While locking the concept was in place was relatively easy figuring out when the sun would be in the right position took a bit of work. For one thing the sun needed to reach the back of the memorial where the Lincoln statue sits. This meant the sun had to be relatively low in the sky. The sun also had to be pretty much due east for the shot to work.
Doing a little research (have you noticed I get a little geeky from time to time?) I knew the sun had to be lower than 9 degrees in the sky. It also needed to be higher than the Washington Monument which extends about 8 degrees above the horizon.
In the end the sun needed to be exactly due east and within a very small window if I was going to pull this off. The good news is that does actually happen. The bad news is that it only happens about 10 days each year (April 2 - 6, and September 5 - 9)*. As fate would have it our plans were to arrive in DC on one of those dates. The time of day isn’t quite perfect. The alignment takes place about an hour after sunrise at 7:39 AM. That's good because you can shoot the sunrise and play around with the light coming into the chamber before it moves up into the final positions. The bad news is that after the sun is up the crowds begin to arrive.
*According to Google Maps and a couple planning apps the Washington Monument isn't exactly due east of the Lincoln Memorial. If true it may be possible to extend these date ranges if the sun is able to peek around the Monument's southern edge.
The morning of April 3 finally arrived and I headed out to shoot. I was in position to shoot the room with a 17mm lens. For a very long time the room was nearly empty. There were a few other photographers around but we mostly stayed out of each other’s way. 10 minutes before the sun moved into position the first tour bus arrived. They wanted the same thing I wanted - a shot of Lincoln - so I could hardly be mad. The first shooting position was about 57 feet away from the front of the statue. As the space kept filling up with people I was forced to move closer and closer. The final shot I made was about 25 feet away from the statue. In these situations you just have to go with the flow. Some people are considerate and try to stay out of your way or ask if it's alright if they jump in (I always say yes), and some people re clueless or rude and will just barge into the scene anyway even if they see what you are trying to do. What can you do? I waited it out and started to think about ways to stack a bunch of images to erase people from the shot. In the end the closer shooting position helps make Lincoln look and feel larger in the space. That's the sense you get when you are in the room so from that perspective the crowds pushing me forward helped me helped me out a little.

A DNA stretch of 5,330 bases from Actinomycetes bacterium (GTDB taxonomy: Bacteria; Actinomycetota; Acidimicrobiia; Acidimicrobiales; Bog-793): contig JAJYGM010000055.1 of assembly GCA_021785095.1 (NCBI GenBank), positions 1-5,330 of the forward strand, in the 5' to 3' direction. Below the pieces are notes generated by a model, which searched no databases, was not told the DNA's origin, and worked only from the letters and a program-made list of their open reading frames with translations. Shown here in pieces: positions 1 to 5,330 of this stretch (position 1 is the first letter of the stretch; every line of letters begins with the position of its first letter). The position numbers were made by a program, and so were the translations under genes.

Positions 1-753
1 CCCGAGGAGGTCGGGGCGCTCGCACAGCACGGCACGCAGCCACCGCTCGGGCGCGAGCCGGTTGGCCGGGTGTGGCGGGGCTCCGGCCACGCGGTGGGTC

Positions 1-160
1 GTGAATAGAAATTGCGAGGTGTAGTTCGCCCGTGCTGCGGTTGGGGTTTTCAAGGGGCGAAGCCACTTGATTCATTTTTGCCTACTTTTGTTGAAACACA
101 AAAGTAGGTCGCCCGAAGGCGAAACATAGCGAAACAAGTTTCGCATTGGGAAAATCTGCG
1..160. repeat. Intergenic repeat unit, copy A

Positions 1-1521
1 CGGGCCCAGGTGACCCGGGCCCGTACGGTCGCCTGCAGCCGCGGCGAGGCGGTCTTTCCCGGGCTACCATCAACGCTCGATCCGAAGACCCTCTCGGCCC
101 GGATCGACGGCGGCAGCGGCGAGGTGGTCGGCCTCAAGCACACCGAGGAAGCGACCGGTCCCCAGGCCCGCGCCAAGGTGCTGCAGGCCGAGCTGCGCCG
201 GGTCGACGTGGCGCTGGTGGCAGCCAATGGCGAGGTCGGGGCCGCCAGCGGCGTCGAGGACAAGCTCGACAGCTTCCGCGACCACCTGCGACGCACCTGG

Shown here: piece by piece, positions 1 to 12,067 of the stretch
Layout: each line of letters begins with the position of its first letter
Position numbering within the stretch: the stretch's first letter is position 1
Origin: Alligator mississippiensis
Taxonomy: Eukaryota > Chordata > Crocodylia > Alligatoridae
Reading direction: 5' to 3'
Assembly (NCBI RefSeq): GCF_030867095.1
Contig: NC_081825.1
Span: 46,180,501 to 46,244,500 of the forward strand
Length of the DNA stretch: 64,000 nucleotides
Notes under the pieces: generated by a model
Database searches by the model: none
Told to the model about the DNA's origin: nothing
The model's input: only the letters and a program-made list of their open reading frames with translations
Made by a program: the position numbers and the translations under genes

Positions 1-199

It was important for the sun to perfectly line up in order to minimize any distracting shadows that might throw the image off balance. In perfect alignment the light and shadows help emphasize the vertical space but if they were off a little bit it would be noticeable. Look at the image with the tourists above. One arm is in shadow and the other is in light. It feels off-balanced. Eventually the interior cleared out of people just after the sunlight lined up with Lincoln. i was able to step back to my original shooting position and grab a version of the shot I had always intended.
The result is that I now have a few shots that most people won’t ever have. A little planning, a little luck (we had clear skies that morning), and most importantly a clear understanding of the story will always help photographers make images that stand out.